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Magi Kapllani opened DEA Music & Art school in 2003 and was gearing up to launch a franchise program in March when COVID-19 hit and delayed her plans. The trained pianist kept pushing and was able to start franchising in September.

Magi Kapllani is continuing the legacy started by her parents, two classically trained musicians in Albania who established a music school and cultural center that’s now the namesake for Kapllani’s own franchise, DEA Music & Art.

“My parents have accomplished in my country what governments would not do, establishing a music and arts and cultural center,” Kapllani said of her parents’ DEA Center of the Arts. DEA stands for Dizdari Educational Academy, after Kapllani’s mother’s maiden name. “They offered numerous activities for the community when there was nothing like that” in the region. “The government put no money into the arts, so my parents took their whole life savings and passion and provided to a community that otherwise would have nothing, a little light in the dark.”

Kapllani’s mother started teaching her piano at the age of 4. When Kapllani immigrated to the U.S. in 1999 to get her master’s degree in piano performance at the University of Illinois, she ended up performing all over Chicago and eventually moved to New York. She taught piano in her living room and had eight students who would put on small performances.

Kapllani, though, worried her music lessons weren’t being taken seriously enough. “Maybe the fact that we were in a living room was a factor,” she said. So she and her husband decided to lease a commercial space and establish a full-blown school. Then in 2003, Kapllani opened DEA Music & Art in Staten Island.

“When I established DEA, I was inspired by their work and love for sharing arts and culture with those who could not otherwise benefit,” Kapllani said of her parents’ influence. “I said, this is what I’ve seen my whole life, what I know, what I’m good at, and it’s exactly what I want to do for my whole life.”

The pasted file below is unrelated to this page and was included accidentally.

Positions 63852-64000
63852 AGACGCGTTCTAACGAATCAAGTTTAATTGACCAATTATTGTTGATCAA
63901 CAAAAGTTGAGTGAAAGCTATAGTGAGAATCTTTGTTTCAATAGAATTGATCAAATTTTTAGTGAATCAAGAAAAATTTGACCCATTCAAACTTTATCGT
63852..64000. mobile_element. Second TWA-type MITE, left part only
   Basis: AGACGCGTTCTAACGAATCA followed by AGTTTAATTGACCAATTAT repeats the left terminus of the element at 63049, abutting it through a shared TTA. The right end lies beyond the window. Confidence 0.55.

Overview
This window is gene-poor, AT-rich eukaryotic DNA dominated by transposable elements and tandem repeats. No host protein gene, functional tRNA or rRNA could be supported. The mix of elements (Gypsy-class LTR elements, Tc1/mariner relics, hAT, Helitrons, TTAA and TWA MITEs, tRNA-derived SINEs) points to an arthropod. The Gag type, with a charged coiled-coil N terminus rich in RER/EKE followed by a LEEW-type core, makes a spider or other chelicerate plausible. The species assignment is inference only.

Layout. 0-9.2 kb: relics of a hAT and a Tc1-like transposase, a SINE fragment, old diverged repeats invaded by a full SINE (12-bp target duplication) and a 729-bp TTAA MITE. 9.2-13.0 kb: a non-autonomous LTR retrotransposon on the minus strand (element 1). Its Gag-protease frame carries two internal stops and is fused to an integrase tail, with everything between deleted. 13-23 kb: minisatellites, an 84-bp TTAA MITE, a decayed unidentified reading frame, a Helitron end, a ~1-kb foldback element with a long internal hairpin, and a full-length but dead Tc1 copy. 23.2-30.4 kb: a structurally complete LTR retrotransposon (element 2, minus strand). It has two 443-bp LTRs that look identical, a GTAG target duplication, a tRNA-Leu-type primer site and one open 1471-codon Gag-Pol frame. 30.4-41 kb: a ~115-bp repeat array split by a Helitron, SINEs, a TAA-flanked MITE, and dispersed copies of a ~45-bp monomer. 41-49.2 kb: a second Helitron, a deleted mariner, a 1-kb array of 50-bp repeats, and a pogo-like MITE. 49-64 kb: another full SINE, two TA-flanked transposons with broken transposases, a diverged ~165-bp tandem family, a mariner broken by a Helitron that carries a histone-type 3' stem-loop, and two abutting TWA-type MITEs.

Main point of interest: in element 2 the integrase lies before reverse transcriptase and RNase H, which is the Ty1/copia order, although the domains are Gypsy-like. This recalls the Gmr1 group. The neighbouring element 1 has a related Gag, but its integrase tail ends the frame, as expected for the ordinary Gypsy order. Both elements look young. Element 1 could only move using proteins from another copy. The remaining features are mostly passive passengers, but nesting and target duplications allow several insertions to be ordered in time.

Kapllani grew her business from eight students in her living room to three locations in Staten Island, and another in London’s Southwark borough operated by her concert violinist sister, Alda Dizdari. While her plans to franchise were delayed by the COVID-19 pandemic, she launched a program last fall and is working to grow the brand.

“I had a few months of quiet, all of us staying at home and eating a lot of food, thinking about what’s going to happen next and praying,” Kapllani said. “In September when we officially launched our franchise, I was excited because I feel like I know for a fact there are people that feel like me, who love music and arts as a part of their life the same way I do, and want to put an imprint into the next generation’s life.”

Two weeks before pandemic shutdowns began, DEA was in the midst of performances and students had just sung the National Anthem at a game in Madison Square Garden. “We were this machine operating full force, and right in the middle of the school getting ready to prepare for our spring shows, we were told to pull the plug, just stay at home, we weren’t allowed to do anything,” Kapllani said.

Like so many other franchises, DEA went fully online. “The music never stops and we needed it even more during those times locked in, with the uncertainty and stress and news we heard,” she said.

Online classes are going better than expected, she continued, allowing DEA to expand its reach, and Kapllani expects to incorporate online learning into the program permanently.

One problem, of course, is the very nature of performing arts.

“A lot of things are taught in the classroom, but we believe an equal amount of things are taught on stage or running an art exhibit. Showcasing your work is a different type of learning,” Kapllani said. “Our customers choose us because they see it as a way of enriching children and giving them an understanding of what it means to work three months practicing something every day, then getting on stage and facing your fears of a big or small audience.”

Still, Kapllani said business is growing because of the benefit people experience with the arts, and she’s in the midst of early-stage conversations with potential franchisees. The cost to open a DEA center ranges from $135,000 to $213,900.

“It’s known that performing arts help us cope with issues in life, so having some guidance in how you approach a subject is very important. This is what we’ve done during lockdown, and our teachers have been able to be a friend to our students and also a mentor or guidance counselor,” Kapllani said. “So many students of ours are adults now, they’ve gone through all the activities and performances, and they come back to us and remember us. I know for a fact that we’ve touched their lives in a way that’s unique to the performing arts.”

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